A Sequential Analysis of Children's Responsiveness to Parental Print References During Shared Book-Reading Interactions Adults reading to preschool children have been encouraged to use print references (e.g., questions and comments about print) to stimulate children's interactions with written language. This study used sequential analysis (Bakeman & Gottman, 1997) to determine the extent to which typically developing preschoolers were responsive to parental print references during ... Research Article
Research Article  |   February 01, 2002
A Sequential Analysis of Children's Responsiveness to Parental Print References During Shared Book-Reading Interactions
 
Author Affiliations & Notes
  • Laura M. Justice, PhD
    University of Virginia, Charlottesville
  • Sarah E. Weber
    The Ohio State University, Columbus
  • Helen K. Ezell
    Pittsburgh, PA
  • Roger Bakeman
    Georgia State University, Atlanta
  • Contact author: Laura Justice, PhD, Communication Disorders Program, University of Virginia, 2205 Fontaine Ave, Suite 202, Charlottesville, VA 22908. E-mail: lmj2t@virginia.edu
  • 1 These authors were affiliated with Ohio University during data collection activities.
    These authors were affiliated with Ohio University during data collection activities.×
Article Information
Development / Normal Language Processing / Research Articles
Research Article   |   February 01, 2002
A Sequential Analysis of Children's Responsiveness to Parental Print References During Shared Book-Reading Interactions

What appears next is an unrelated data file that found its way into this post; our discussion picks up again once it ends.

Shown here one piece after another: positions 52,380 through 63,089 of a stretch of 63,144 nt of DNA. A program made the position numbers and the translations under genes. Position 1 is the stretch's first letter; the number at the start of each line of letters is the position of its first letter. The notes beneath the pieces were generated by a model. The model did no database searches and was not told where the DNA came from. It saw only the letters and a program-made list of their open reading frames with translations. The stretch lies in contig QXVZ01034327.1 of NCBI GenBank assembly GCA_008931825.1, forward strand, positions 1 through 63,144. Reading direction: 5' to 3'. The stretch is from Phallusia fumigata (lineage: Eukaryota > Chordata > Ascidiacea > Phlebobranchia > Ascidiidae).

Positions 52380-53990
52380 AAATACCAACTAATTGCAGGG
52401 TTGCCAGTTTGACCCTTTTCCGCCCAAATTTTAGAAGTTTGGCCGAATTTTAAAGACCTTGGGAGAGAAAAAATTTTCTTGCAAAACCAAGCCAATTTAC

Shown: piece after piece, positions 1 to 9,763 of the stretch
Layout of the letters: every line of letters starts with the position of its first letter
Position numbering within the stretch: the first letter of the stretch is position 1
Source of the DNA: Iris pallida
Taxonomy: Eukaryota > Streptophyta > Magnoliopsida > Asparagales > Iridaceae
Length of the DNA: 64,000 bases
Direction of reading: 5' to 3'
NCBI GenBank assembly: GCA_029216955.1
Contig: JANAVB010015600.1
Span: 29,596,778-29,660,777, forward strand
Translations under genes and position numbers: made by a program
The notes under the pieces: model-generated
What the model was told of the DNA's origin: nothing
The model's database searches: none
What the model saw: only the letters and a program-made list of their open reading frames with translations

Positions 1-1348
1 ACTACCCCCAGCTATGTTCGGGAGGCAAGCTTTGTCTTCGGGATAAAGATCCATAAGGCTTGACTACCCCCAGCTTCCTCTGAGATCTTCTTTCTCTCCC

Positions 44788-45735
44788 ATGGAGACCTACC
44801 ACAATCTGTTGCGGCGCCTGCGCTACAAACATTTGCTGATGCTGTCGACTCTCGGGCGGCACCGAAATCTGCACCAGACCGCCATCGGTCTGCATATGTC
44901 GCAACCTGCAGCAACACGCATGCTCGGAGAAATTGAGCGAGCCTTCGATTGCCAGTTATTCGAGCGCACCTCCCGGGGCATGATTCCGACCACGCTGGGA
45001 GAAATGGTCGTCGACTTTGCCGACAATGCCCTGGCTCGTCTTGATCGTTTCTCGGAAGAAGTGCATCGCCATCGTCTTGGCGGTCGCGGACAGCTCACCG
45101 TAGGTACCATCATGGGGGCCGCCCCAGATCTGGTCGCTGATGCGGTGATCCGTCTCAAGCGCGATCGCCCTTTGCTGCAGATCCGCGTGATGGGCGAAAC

American Journal of Speech-Language Pathology, February 2002, Vol. 11, 30-40. doi:10.1044/1058-0360(2002/004)
History: Received January 15, 2001 , Accepted June 13, 2001
 
American Journal of Speech-Language Pathology, February 2002, Vol. 11, 30-40. doi:10.1044/1058-0360(2002/004)
History: Received January 15, 2001; Accepted June 13, 2001
Web of Science® Times Cited: 45

Adults reading to preschool children have been encouraged to use print references (e.g., questions and comments about print) to stimulate children's interactions with written language. This study used sequential analysis (Bakeman & Gottman, 1997) to determine the extent to which typically developing preschoolers were responsive to parental print references during a shared book-reading interaction using a rhyming book. Participants included 15 parents and their preschool children (mean age = 4 years 6 months). A single shared reading ession was collected for each dyad following parental instruction in print-referencing behaviors. Results indicated that children responded at an overall rate of 60% to parental print references but that differential levels of child responsiveness occurred as a function of parental utterance type. That is, parental prompts were significantly more likely to elicit child responses than parental comments were. Results also indicated that children's responsiveness did not vary as a function of the early literacy topic of parental print references. For instance, children were no more likely to respond to prompts addressing alphabet knowledge than those addressing book-reading concepts or word awareness. Results may help guide intervention planning for children exhibiting low levels of early literacy skill.

Acknowledgment
This project was supported in part by a Student-Initiated Research Grant in Early Childhood Language from the American Speech-Language-Hearing Foundation (the Arlene Matkin Memorial Fund) to the first author and an Ohio University Student Enhancement Award to the first and second authors.
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